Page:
“I started out in high school teaching myself programming and spent a huge amount of time making some really awful games by myself,” says Trinket Studios’ Tom Eastman, launching enthusiastically into the story of how the 100% Indie-submitted blast-’em-up Color Sheep came to be. “I made educational games briefly during high school and then interned at Wideload Games while finishing my computer science degree at Dartmouth. I headed to Wideload after graduation, which was soon bought by Disney, and worked on some really fun projects like Guilty Party and Avengers Initiative. That was where I met Eric and Ben.”
Programmer Ben Perez and artist Eric Huang make up the other two thirds of the Trinket triumvirate, and the collective that would lead to color-changing heroic sheep.
“My career started off with doing freelance concept art for Wideload Games,” Eric Huang explains, “and after several months of helping them develop characters for Guilty Party, they liked me enough to bring me on board and I was whisked away to Chicago.”
Ben Perez’s story also passed through the hallowed halls of Wideload Games, and out the other side. “I started in game development by attending DePaul University for a B.S. in Game Development. Many of the emerging indies in Chicago were classmates of mine while there, so that was a great experience. After graduating I worked for Wideload Games and was a developer on Disney Guilty Party and Avengers Initiative alongside Tom and Eric. It was after cutting our teeth on these projects that the three of us started talking about going indie, and in August of 2012, we made the leap.”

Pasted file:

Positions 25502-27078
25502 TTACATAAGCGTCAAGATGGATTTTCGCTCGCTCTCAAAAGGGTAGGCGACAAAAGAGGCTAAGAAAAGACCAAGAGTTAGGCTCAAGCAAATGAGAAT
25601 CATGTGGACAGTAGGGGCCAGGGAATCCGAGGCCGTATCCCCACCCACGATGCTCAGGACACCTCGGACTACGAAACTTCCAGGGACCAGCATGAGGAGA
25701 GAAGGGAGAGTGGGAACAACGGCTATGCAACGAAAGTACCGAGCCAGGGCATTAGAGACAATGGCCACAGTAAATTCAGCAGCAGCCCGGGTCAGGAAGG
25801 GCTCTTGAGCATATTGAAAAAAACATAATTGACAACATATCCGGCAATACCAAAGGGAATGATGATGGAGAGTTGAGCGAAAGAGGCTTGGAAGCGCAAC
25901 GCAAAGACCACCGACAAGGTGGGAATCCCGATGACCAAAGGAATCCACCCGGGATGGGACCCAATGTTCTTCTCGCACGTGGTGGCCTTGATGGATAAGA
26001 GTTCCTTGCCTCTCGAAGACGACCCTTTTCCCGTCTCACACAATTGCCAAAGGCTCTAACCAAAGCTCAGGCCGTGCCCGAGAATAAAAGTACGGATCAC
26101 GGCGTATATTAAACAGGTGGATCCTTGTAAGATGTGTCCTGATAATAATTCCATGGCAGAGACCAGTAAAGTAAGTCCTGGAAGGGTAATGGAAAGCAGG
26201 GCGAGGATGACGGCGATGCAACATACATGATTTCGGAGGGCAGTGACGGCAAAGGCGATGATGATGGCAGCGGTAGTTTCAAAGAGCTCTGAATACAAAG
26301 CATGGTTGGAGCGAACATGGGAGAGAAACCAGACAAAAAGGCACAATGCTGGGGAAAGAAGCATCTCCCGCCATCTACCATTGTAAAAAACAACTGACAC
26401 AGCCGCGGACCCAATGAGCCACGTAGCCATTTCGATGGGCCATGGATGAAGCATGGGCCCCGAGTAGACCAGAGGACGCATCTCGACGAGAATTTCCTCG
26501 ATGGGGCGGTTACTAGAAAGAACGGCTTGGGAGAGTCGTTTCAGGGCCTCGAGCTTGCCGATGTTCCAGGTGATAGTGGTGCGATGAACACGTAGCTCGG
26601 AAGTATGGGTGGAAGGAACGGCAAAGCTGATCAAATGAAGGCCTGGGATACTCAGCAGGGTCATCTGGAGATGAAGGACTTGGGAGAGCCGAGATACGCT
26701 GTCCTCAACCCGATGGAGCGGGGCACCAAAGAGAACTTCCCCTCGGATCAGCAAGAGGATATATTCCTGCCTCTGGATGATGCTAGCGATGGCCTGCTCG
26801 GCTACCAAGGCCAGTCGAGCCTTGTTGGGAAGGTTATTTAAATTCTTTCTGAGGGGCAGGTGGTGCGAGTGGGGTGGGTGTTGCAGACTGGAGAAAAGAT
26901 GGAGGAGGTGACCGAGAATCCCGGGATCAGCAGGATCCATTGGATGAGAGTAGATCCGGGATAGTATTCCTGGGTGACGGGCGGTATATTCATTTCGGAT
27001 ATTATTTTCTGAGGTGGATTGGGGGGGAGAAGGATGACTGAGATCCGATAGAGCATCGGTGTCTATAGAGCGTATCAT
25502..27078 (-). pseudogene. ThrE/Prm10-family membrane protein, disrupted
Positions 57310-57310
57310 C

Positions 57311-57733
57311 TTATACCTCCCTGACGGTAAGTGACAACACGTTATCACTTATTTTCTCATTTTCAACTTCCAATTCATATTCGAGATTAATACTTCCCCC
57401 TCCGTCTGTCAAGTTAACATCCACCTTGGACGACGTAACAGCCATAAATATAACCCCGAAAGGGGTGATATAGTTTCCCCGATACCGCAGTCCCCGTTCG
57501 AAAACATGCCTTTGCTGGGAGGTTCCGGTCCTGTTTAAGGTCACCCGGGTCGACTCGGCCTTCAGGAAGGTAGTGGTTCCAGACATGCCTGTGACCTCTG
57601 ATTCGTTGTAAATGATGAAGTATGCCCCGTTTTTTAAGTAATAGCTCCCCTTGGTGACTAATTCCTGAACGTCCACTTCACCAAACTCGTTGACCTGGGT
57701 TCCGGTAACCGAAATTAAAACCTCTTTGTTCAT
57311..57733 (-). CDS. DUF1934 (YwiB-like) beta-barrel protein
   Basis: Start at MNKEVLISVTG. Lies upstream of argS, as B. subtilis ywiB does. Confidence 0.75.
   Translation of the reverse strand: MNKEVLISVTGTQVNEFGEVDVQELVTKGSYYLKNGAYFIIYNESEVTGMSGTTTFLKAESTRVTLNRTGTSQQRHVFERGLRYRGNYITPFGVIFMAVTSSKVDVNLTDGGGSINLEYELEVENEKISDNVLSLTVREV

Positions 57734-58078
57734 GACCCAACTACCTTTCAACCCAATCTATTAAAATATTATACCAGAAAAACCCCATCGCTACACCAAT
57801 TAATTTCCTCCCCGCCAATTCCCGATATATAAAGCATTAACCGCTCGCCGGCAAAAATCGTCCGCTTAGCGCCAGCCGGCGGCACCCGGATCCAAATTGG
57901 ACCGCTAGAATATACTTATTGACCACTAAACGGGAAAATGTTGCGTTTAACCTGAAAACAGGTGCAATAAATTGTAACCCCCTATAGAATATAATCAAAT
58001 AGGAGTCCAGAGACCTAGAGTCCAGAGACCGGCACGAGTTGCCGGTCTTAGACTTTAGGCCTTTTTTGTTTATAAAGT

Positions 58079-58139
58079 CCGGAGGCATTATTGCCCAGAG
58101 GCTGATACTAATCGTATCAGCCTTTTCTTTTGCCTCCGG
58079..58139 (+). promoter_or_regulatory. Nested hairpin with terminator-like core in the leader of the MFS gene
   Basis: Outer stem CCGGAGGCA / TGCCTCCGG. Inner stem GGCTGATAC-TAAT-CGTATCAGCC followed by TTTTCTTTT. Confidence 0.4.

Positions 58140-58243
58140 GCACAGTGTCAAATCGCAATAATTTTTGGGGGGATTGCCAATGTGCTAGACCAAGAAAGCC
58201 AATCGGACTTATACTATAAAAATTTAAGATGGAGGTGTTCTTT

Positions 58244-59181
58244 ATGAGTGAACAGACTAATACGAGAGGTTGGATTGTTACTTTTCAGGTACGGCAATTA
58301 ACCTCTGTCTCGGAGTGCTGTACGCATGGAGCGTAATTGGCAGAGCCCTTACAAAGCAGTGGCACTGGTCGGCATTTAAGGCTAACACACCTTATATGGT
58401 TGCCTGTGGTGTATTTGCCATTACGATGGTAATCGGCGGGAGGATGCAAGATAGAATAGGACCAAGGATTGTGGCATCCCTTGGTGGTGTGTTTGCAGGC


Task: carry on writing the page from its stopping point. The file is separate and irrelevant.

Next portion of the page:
Working out of the dining room at the apartment Eric Huang and Tom Eastman share, newly formed Trinket Studios kicked into action. “It’s got pink walls,” says Eastman, “which may have influenced Color Sheep’s vibrant palette a bit, but for me the big shift from a larger studio is spending hours each day answering emails and monitoring twitter instead of programming.”
“We have a good work-life balance at Trinket,” Huang continues. “The biggest hurdles and times I have had to crunch have been in the marketing and game convention area, not actually on game development. Making trailers, promotional artwork, and all the print materials needed for shows for two games back to back has been a large undertaking for just one artist!”
Perez is in full agreement about the bohemian atmosphere the trio managed to cultivate from day one. “It’s pretty relaxed, all things considering. I can work from home with ease too, which I take advantage of occasionally. Nothing beats being in the same room with someone while developing though. We haven’t had to crunch or stress too much about deadlines, because we don’t really have them.” At least, not until Sir Woolson arrived on the scene.